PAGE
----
Among all the coverage about the COVID-19 pandemic, one thing we’ve all heard is that children aren’t at as much risk as other age groups. This outlook is slowly changing as more children are falling ill and presenting with unusual symptoms. These symptoms seem to resemble the presentation of Kawasaki Disease, and more parents are concerned about the safety of their children. Here’s everything we currently know about Kawasaki Disease and its possible relation to COVID-19.
Kawasaki Disease and PMIS
Kawasaki Disease is a rare condition which presents with a high fever (over 101 degrees F) that lasts for more than 4 days, along with rashes, swelling, and redness in body parts like the hands, feet, lips, and neck. The disease causes blood vessels throughout the entire body to become inflamed and swollen, and the cause is completely unknown. An even more rare version of this disease, known as Kawasaki Disease Shock Syndrome, is caused by a fast, uninterrupted spread of the disease.
Pediatric Multisystem Inflammatory Syndrome (PMIS) is a recently discovered condition with similar symptoms to Kawasaki Disease. This syndrome started popping up in children older than typical Kawasaki Disease patients, and it showed more abnormal test results.
Why They Might be Related to COVID-19
Most children diagnosed with PMIS have been identified as carriers of COVID-19, or as having previously had the virus. PMIS patients are extremely likely to have come into contact with COVID-19, and medical professionals are wondering how the two conditions are related.
Like Kawasaki Disease, patients with PMIS typically present with a persistent high fever, redness and swelling in specific areas of the body, rashes without a known cause, and abnormal test results.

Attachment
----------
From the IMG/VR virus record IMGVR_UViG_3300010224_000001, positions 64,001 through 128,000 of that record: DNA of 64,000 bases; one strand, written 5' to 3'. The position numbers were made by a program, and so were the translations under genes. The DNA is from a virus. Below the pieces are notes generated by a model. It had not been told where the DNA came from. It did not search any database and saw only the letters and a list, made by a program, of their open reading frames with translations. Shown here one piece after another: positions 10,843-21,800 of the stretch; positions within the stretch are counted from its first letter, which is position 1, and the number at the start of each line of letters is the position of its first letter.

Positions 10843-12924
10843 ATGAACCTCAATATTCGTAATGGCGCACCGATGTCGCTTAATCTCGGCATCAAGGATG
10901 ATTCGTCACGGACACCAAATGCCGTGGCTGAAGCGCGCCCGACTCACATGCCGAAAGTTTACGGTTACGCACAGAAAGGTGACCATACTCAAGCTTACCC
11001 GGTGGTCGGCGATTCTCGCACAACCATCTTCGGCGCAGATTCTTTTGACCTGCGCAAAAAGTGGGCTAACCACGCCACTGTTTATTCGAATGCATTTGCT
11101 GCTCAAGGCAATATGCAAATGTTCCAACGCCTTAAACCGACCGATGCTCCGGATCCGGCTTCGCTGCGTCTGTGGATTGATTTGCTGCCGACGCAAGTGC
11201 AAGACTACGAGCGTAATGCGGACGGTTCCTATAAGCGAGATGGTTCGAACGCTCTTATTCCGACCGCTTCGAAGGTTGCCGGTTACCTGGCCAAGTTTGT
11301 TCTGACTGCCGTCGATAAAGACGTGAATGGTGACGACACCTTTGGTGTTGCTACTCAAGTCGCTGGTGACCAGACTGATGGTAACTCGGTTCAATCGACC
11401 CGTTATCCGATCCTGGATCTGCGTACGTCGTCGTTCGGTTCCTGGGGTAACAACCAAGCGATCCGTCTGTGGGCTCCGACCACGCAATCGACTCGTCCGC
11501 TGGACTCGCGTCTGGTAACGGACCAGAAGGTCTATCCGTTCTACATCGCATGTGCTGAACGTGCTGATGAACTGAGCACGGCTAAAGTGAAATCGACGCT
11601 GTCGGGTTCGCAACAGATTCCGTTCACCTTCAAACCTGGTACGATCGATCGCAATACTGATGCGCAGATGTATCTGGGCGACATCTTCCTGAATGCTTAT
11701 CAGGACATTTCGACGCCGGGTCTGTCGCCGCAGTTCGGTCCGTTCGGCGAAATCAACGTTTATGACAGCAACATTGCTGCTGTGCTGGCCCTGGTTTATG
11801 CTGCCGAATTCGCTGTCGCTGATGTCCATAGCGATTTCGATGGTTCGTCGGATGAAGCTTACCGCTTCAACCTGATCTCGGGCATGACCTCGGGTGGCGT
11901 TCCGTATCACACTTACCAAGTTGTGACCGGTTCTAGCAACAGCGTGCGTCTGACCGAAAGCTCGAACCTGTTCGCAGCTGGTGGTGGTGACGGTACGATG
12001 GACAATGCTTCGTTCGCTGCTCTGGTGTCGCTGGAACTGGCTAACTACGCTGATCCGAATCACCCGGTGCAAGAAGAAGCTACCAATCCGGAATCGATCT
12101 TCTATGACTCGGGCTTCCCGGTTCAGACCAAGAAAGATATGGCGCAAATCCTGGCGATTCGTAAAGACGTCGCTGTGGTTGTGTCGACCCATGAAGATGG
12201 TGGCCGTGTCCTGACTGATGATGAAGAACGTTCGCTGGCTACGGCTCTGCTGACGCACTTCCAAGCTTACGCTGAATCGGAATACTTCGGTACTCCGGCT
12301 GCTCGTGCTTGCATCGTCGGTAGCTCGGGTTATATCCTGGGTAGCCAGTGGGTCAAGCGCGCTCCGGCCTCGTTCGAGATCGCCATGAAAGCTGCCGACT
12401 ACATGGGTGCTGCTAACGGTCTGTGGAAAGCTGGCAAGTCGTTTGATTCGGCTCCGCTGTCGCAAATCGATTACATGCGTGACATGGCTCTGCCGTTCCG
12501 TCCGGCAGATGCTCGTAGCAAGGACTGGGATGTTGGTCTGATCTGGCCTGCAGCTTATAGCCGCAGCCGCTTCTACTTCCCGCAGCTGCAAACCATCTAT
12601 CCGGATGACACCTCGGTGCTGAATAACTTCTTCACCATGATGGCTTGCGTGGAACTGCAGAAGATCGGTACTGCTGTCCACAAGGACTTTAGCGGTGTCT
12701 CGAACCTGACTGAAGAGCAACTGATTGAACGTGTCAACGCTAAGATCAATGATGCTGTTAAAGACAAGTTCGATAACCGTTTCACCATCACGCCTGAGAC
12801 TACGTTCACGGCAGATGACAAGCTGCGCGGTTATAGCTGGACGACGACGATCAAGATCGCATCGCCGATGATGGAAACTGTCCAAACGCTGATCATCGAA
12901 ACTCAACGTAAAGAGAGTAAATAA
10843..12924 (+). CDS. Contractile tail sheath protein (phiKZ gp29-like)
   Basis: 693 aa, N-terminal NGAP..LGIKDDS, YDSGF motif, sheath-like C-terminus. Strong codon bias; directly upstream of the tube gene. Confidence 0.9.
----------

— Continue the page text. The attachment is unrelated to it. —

PMIS patients also complain of severe abdominal pain and diarrhea, which can also be symptoms of COVID-19 but aren’t typically found in patients with Kawasaki disease.
Medical professionals are doing everything they can to understand this confusing disorder. Though we have some understanding of how PMIS and Kawasaki Disease are similar, we still don’t understand what makes them different.
How to Keep Immunocompromised Children Safe
If you have children who are immunocompromised, it’s important to keep them as safe as possible during the COVID-19 pandemic. Make sure everyone who lives in the same house as your child follows COVID-19 safety guidelines, including social distancing, wearing masks and gloves and avoiding large gatherings of people. Disinfect the high-contact surfaces in your home at least once a day and stay away from your child as much as possible if you don’t feel well.
If your child has severe diarrhea, abdominal pain, high fever, or a rash with no known cause, seek medical care as soon as possible.
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